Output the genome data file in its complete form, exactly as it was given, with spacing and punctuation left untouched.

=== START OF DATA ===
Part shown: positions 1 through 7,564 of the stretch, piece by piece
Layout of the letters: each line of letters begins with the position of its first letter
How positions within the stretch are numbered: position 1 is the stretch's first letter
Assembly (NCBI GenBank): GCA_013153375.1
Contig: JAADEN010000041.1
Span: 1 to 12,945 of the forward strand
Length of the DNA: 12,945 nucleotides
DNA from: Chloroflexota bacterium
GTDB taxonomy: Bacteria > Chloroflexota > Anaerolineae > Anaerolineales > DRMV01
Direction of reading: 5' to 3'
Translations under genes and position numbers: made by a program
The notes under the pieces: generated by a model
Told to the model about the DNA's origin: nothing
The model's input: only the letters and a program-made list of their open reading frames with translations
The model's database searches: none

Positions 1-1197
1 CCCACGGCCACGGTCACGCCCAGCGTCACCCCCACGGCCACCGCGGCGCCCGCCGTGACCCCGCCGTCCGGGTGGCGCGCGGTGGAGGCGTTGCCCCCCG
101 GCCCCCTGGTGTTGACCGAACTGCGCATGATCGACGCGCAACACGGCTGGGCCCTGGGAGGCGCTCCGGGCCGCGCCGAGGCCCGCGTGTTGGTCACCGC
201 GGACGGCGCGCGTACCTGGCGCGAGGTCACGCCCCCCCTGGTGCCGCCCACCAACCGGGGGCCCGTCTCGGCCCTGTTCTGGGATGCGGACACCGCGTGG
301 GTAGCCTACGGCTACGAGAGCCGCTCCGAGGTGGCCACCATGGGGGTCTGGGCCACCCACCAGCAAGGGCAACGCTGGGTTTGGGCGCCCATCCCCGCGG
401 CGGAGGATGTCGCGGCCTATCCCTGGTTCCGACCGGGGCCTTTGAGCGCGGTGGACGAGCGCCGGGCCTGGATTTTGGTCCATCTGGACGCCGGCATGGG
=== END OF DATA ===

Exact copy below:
Part shown: positions 1 through 7,564 of the stretch, piece by piece
Layout of the letters: each line of letters begins with the position of its first letter
How positions within the stretch are numbered: position 1 is the stretch's first letter
Assembly (NCBI GenBank): GCA_013153375.1
Contig: JAADEN010000041.1
Span: 1 to 12,945 of the forward strand
Length of the DNA: 12,945 nucleotides
DNA from: Chloroflexota bacterium
GTDB taxonomy: Bacteria > Chloroflexota > Anaerolineae > Anaerolineales > DRMV01
Direction of reading: 5' to 3'
Translations under genes and position numbers: made by a program
The notes under the pieces: generated by a model
Told to the model about the DNA's origin: nothing
The model's input: only the letters and a program-made list of their open reading frames with translations
The model's database searches: none

Positions 1-1197
1 CCCACGGCCACGGTCACGCCCAGCGTCACCCCCACGGCCACCGCGGCGCCCGCCGTGACCCCGCCGTCCGGGTGGCGCGCGGTGGAGGCGTTGCCCCCCG
101 GCCCCCTGGTGTTGACCGAACTGCGCATGATCGACGCGCAACACGGCTGGGCCCTGGGAGGCGCTCCGGGCCGCGCCGAGGCCCGCGTGTTGGTCACCGC
201 GGACGGCGCGCGTACCTGGCGCGAGGTCACGCCCCCCCTGGTGCCGCCCACCAACCGGGGGCCCGTCTCGGCCCTGTTCTGGGATGCGGACACCGCGTGG
301 GTAGCCTACGGCTACGAGAGCCGCTCCGAGGTGGCCACCATGGGGGTCTGGGCCACCCACCAGCAAGGGCAACGCTGGGTTTGGGCGCCCATCCCCGCGG
401 CGGAGGATGTCGCGGCCTATCCCTGGTTCCGACCGGGGCCTTTGAGCGCGGTGGACGAGCGCCGGGCCTGGATTTTGGTCCATCTGGACGCCGGCATGGG